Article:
The '61 Lincoln convertible has pulled up to the curb once more and Vincent Chase's crew is climbing out for a seventh season of Entourage (Sunday, June 27, 10:30/9:30c, HBO), but the bonds between the party-hardy boys and the women who love them will grow — and, in one case, be tested.
Stan Lee by Michael Buckner/Getty Images
Iron Man stomped box office sales this past summer with a powerful combination of phenomenal casting, serious special effects, tight dialogue and fast-paced action. Months later, the air may be getting crisper, but fans can relive the summer blockbuster all over again with the flick on DVD, which hits streets September 30. To usher in the arrival of the film on disc, TVGuide.com spoke with the comic's creator, Stan Lee, to get his take on the movie, how much of him we'll see on the DVD and what we can expect from him next. Plus: Will we soon see Iron Man: The TV Series? - Anna Dimond
Stan Lee, Who Wants to Be a Superhero?
You're the man, Stan! As master of the Marvel Comics universe, Stan Lee cocreated Spider-Man, the Hulk, Fantastic Four and X-Men. But that's not enough for the 84-year-old wunderkind. He's just signed a mega-deal with Disney. He's developing a Paris Hilton cartoon series for MTV. Hasbro is about to issue a Stan Lee action figure (complete with his trademark specs, khakis and windbreaker). And this week he returns for his second season as judge on Sci Fi Channel's Who Wants to Be a Superhero? (premiering tonight at 9 pm/ET).
TV Guide: What sets Superhero apart from the other reality contests? Stan Lee: It's really about heart, and being an empathetic human being. There's genuine crying and caring among the competitors when someone is eliminated. Yo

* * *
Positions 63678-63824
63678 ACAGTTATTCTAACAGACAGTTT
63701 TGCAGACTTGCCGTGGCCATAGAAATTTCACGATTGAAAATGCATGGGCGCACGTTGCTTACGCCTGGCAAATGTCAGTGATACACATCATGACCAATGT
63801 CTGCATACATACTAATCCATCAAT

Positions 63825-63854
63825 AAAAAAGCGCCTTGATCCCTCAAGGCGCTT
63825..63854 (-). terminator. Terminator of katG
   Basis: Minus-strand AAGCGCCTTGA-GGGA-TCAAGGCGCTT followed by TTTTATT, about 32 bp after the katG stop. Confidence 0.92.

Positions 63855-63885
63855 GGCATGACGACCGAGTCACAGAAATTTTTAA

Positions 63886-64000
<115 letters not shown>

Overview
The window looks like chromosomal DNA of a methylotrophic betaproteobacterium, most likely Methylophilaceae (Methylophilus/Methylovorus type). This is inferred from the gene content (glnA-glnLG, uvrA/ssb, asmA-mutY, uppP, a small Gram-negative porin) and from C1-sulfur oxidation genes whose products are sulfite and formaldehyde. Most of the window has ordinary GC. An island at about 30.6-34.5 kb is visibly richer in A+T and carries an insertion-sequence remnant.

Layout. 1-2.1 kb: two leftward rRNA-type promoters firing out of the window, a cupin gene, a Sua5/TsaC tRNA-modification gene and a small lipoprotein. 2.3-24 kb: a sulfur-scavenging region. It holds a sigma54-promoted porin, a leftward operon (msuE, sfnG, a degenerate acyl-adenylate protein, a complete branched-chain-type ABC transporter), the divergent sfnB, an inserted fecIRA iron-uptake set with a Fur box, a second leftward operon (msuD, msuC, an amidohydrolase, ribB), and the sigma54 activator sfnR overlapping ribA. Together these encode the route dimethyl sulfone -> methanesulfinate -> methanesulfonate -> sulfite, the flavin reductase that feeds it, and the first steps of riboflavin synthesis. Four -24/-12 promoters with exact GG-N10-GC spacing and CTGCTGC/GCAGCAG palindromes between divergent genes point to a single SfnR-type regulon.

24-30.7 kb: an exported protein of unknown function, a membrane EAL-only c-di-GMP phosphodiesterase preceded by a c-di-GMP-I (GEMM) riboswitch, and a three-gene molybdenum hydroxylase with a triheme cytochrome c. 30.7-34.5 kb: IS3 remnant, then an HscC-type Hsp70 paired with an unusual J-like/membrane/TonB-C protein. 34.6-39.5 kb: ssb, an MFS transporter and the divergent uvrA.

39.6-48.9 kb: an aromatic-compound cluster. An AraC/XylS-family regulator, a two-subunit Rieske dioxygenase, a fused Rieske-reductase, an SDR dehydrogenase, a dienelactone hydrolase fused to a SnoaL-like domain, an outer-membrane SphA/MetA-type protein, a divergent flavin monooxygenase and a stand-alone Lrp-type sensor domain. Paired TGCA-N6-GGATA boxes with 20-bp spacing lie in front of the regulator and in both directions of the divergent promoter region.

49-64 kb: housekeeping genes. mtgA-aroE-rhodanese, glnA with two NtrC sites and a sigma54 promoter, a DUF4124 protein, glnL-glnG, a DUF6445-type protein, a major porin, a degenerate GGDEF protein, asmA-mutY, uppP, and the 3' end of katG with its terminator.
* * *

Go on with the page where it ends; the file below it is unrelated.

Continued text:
Paris Hilton by Denise Truscello/WireImage.com
Paris, you look Marvel-ous. Such is the opinion of legendary comic stripper Stan Lee, who tells the New York Daily News he's developing an animated MTV series (à la Pam Anderson's Stripperella) starring the headline-turning heiress. A start date has not been set.Elsewhere in Parisland (we just live in it): Hilton left the medical ward Wednesday night and returned to Century Regional Detention Center to finish her sentence. In a Thursday-mormning press conference, a sheriff's department spokesperson declared her medical condition "stable." Paris has shed five pounds in the clink, a source tells the News, because she's "still depressed and not eating or sleeping much." A law enforcement source tells TMZ, "To describe Paris as emotionally upset would be an understatement." An analysis by the Los Angeles Times finds that should Paris actually serve 23 days, she will have done more time than 80 percent of other (albeit not-as-hot) people in similar situations.POLL...